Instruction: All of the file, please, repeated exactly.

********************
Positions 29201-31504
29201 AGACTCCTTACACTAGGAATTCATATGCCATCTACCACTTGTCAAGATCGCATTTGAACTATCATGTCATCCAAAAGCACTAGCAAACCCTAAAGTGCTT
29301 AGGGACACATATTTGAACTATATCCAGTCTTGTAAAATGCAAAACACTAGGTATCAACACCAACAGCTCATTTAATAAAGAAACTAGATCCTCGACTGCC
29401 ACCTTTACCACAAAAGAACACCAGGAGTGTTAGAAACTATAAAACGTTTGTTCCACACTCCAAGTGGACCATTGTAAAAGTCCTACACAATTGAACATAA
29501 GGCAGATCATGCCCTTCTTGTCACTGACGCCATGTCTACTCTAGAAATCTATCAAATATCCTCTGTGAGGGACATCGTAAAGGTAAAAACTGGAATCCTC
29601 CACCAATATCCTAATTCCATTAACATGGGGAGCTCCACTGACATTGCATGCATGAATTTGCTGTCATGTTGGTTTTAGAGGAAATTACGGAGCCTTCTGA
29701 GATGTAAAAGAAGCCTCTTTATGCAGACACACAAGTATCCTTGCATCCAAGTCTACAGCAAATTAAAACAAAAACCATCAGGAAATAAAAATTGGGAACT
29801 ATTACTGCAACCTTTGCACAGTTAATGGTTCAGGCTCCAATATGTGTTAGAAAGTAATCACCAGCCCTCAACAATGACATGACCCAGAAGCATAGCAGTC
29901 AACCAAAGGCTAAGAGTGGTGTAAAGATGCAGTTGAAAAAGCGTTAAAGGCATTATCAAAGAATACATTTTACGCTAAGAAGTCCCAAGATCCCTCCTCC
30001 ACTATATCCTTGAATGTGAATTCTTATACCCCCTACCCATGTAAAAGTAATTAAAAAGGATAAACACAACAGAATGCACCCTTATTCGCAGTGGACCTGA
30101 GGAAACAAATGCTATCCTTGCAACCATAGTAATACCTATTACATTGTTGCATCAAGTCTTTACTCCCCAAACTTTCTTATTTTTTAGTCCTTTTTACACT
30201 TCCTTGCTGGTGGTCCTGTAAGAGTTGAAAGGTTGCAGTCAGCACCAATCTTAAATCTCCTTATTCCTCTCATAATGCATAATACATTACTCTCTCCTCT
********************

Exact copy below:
Positions 29201-31504
29201 AGACTCCTTACACTAGGAATTCATATGCCATCTACCACTTGTCAAGATCGCATTTGAACTATCATGTCATCCAAAAGCACTAGCAAACCCTAAAGTGCTT
29301 AGGGACACATATTTGAACTATATCCAGTCTTGTAAAATGCAAAACACTAGGTATCAACACCAACAGCTCATTTAATAAAGAAACTAGATCCTCGACTGCC
29401 ACCTTTACCACAAAAGAACACCAGGAGTGTTAGAAACTATAAAACGTTTGTTCCACACTCCAAGTGGACCATTGTAAAAGTCCTACACAATTGAACATAA
29501 GGCAGATCATGCCCTTCTTGTCACTGACGCCATGTCTACTCTAGAAATCTATCAAATATCCTCTGTGAGGGACATCGTAAAGGTAAAAACTGGAATCCTC
29601 CACCAATATCCTAATTCCATTAACATGGGGAGCTCCACTGACATTGCATGCATGAATTTGCTGTCATGTTGGTTTTAGAGGAAATTACGGAGCCTTCTGA
29701 GATGTAAAAGAAGCCTCTTTATGCAGACACACAAGTATCCTTGCATCCAAGTCTACAGCAAATTAAAACAAAAACCATCAGGAAATAAAAATTGGGAACT
29801 ATTACTGCAACCTTTGCACAGTTAATGGTTCAGGCTCCAATATGTGTTAGAAAGTAATCACCAGCCCTCAACAATGACATGACCCAGAAGCATAGCAGTC
29901 AACCAAAGGCTAAGAGTGGTGTAAAGATGCAGTTGAAAAAGCGTTAAAGGCATTATCAAAGAATACATTTTACGCTAAGAAGTCCCAAGATCCCTCCTCC
30001 ACTATATCCTTGAATGTGAATTCTTATACCCCCTACCCATGTAAAAGTAATTAAAAAGGATAAACACAACAGAATGCACCCTTATTCGCAGTGGACCTGA
30101 GGAAACAAATGCTATCCTTGCAACCATAGTAATACCTATTACATTGTTGCATCAAGTCTTTACTCCCCAAACTTTCTTATTTTTTAGTCCTTTTTACACT
30201 TCCTTGCTGGTGGTCCTGTAAGAGTTGAAAGGTTGCAGTCAGCACCAATCTTAAATCTCCTTATTCCTCTCATAATGCATAATACATTACTCTCTCCTCT